ST. LOUIS -- Kurt Warner had a debut season for the ages in
1999. This year, he topped it.
But the St. Louis Rams quarterback just couldn't talk about it.
Warner edged teammate Marshall Faulk to win The Associated Press
MVP award for the second time in three years Wednesday. He has been
ordered not to talk for a week after taking a hit to the throat in
the regular-season finale, so he responded to questions via e-mail,
and then deferred to his wife, Brenda, in a news conference.
"This season has been more rewarding than 1999," said Warner,
who led the Rams to the NFL's best record at 14-2, and threw for
4,830 yards, the second-highest total in history.
"I think it is because we were the favorites coming in and the
toughness of our schedule," he said. "To be able to accomplish
what we have this season, on both sides of the ball, has been truly
Coach Mike Martz said there's no doubt that Warner is a better
player than his first MVP season. In 1999, he had 41 touchdown
passes and 13 interceptions and threw for a then-team-record 4,353
yards with a 65.1 completion percentage with a rating of 109.2 --
fifth highest in NFL history.
"You've got to look at the defenses that we played this year,"
Martz said. "What he's been able to accomplish this year, some of
the throws and plays he's made have been pretty remarkable. He's
had a great year, just a great year."
Warner said he's more comfortable in the offense, and the
numbers support that. He completed 68.7 percent of his passes, by
far the best in the NFL, and threw 36 touchdown passes, tied for
sixth best ever. Although Warner threw an NFC-high 22
interceptions, he also led the league in yards per completion
(8.85), completions (375) and overall rating (101.4).
"We are truly in a special place and special time that may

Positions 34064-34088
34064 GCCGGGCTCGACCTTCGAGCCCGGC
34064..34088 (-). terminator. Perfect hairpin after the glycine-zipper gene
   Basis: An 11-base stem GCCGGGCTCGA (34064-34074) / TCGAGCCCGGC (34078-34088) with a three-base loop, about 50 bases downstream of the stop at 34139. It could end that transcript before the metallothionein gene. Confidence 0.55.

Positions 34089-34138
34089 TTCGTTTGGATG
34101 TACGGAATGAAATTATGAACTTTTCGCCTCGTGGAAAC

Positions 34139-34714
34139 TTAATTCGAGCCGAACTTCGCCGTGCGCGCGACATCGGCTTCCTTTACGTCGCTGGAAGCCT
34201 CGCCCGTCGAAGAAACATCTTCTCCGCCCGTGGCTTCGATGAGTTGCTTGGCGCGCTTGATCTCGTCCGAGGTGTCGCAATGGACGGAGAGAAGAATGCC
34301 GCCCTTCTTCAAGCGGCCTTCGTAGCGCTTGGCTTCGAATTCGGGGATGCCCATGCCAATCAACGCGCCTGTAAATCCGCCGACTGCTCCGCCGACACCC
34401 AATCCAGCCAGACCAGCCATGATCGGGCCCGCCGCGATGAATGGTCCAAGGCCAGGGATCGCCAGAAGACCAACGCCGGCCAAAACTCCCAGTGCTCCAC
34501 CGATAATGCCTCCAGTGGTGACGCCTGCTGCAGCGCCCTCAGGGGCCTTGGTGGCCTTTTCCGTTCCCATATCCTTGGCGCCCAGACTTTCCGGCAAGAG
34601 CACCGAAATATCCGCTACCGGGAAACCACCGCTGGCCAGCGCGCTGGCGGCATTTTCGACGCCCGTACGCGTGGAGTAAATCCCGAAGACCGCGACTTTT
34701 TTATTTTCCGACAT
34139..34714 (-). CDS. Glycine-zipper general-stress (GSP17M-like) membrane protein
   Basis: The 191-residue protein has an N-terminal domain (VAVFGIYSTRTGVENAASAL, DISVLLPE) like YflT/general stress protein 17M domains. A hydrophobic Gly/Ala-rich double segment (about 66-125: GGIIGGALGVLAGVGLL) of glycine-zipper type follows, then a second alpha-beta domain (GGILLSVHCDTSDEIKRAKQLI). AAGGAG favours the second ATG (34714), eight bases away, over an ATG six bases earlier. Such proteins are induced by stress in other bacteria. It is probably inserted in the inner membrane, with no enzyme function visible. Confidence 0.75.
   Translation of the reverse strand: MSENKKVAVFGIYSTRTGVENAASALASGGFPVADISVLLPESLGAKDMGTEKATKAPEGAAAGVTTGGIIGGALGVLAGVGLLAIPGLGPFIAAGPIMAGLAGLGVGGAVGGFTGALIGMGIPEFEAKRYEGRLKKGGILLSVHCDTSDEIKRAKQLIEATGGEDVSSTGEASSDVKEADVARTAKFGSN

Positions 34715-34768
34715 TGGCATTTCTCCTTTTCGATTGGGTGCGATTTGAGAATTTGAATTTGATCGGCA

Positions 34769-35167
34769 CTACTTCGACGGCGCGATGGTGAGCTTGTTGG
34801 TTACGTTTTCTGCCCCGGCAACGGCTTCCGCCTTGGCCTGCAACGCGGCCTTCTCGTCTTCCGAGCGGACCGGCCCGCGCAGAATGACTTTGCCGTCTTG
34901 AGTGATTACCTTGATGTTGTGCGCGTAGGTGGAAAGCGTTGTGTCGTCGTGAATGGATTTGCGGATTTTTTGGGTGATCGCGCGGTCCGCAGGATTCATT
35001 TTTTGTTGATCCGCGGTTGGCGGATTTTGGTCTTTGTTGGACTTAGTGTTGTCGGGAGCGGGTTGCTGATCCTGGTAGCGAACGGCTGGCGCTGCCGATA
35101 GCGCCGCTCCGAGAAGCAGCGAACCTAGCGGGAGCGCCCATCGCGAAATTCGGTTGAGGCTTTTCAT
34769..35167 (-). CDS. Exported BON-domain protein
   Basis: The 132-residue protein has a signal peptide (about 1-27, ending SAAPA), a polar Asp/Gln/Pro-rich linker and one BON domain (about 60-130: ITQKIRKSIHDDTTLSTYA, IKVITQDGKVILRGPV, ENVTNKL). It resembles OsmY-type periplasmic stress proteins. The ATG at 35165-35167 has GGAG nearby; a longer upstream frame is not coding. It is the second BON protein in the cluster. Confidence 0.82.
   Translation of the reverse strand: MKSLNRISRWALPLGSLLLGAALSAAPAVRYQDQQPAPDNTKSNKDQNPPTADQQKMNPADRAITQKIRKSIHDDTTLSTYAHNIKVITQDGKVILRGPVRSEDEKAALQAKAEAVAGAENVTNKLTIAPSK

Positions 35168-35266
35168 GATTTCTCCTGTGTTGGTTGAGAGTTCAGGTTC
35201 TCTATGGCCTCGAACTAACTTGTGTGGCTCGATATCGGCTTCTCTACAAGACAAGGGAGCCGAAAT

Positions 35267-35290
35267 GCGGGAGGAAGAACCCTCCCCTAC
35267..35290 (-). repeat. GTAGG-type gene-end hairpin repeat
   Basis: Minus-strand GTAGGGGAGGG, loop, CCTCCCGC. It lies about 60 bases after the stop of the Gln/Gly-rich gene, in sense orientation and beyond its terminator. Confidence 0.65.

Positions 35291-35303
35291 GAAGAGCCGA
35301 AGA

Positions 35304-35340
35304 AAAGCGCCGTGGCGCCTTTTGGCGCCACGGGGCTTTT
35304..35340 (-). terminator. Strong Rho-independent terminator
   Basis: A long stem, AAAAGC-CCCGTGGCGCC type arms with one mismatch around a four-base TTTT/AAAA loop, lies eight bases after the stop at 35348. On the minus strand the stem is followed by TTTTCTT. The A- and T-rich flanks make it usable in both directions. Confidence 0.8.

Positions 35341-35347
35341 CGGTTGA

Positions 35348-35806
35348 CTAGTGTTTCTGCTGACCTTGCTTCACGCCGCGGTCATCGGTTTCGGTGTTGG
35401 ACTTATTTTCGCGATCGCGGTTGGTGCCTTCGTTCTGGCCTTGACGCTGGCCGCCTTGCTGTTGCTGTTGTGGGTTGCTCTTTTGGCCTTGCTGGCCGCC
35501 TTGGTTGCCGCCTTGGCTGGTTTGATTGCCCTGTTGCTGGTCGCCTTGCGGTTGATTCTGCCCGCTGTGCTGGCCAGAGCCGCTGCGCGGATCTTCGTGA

never be equaled again," Warner said. "I am truly blessed to have
been placed in the middle of such a tremendous situation."
Martz hoped that Warner and Faulk, last season's MVP, could
somehow tie in the balloting and split the award. It nearly
happened as Warner got 21½ votes and Faulk 17½ in balloting by a
nationwide panel of 50 sports writers and broadcasters.
Green Bay's Brett Favre was third with five votes, Pittsburgh's
Kordell Stewart had four and Chicago's Brian Urlacher, the only
defensive player to receive votes, two.
"I think the MVPs we have won the past three years have been
awards that reflect the accomplishments of our whole team," Warner
said. "We see these awards as team awards, for we know that we
benefit from all the great talent surrounding us.
"I really think that this year's award should have been split
between Marshall and myself."
Despite missing two games with a knee injury, Faulk became the
first player in the NFL with four consecutive 2,000-yard seasons.
Faulk had 2,147 total yards from scrimmage, second to Priest Holmes
of the Chiefs, rushing for 1,382 yards and 12 touchdowns and
leading NFL running backs with 83 receptions for 765 yards and nine
Together, Warner and Faulk are the foundation of one of the most
potent offenses in NFL history.
The 30-year-old Warner already has equaled Joe Montana, Steve
Young and John Unitas with his two MVP awards. Only Brett Favre,
with three, has more.
"It is always a tremendous honor to be mentioned with the likes
of those great players," Warner said. "But it is still very early
in my career and my hope is that I can be mentioned in the same
sentence as these guys (and Faulk) when my career is finished."
The Rams are the second team to win three straight MVP awards.
Favre took it in 1995 and `96, and shared it with Detroit's Barry
Sanders in '97. The only other Rams player to be voted MVP was
Roman Gabriel in 1969.
Kurt Warner has had three straight MVP-caliber seasons. He has been the
NFL's most consistent quarterback the last three years and has played at a
level that few quarterbacks have ever played. The Rams have shown how far a
team can take an offense when it has a quarterback who can perform at such a
consistently high level.
Because the Rams have a loaded offense with a ton of weapons, Warner's
accuracy, efficiency and leadership sometimes get overlooked. But even with
lesser talent, I still think Warner would be an MVP candidate every year
and one of the game's elite quarterbacks.
Warner may have thrown 22 interceptions, but it's moronic to single out that
one statistic as a knock against him. Taking his statistics as a whole --
his completion percentage, his passing yards, his TD passes, his big-time
throws on third down, the points he manufactures -- dilutes the impact of
his interception total.
I would have split my MVP vote between Warner and Marshall Faulk, but you
can't lose with either player.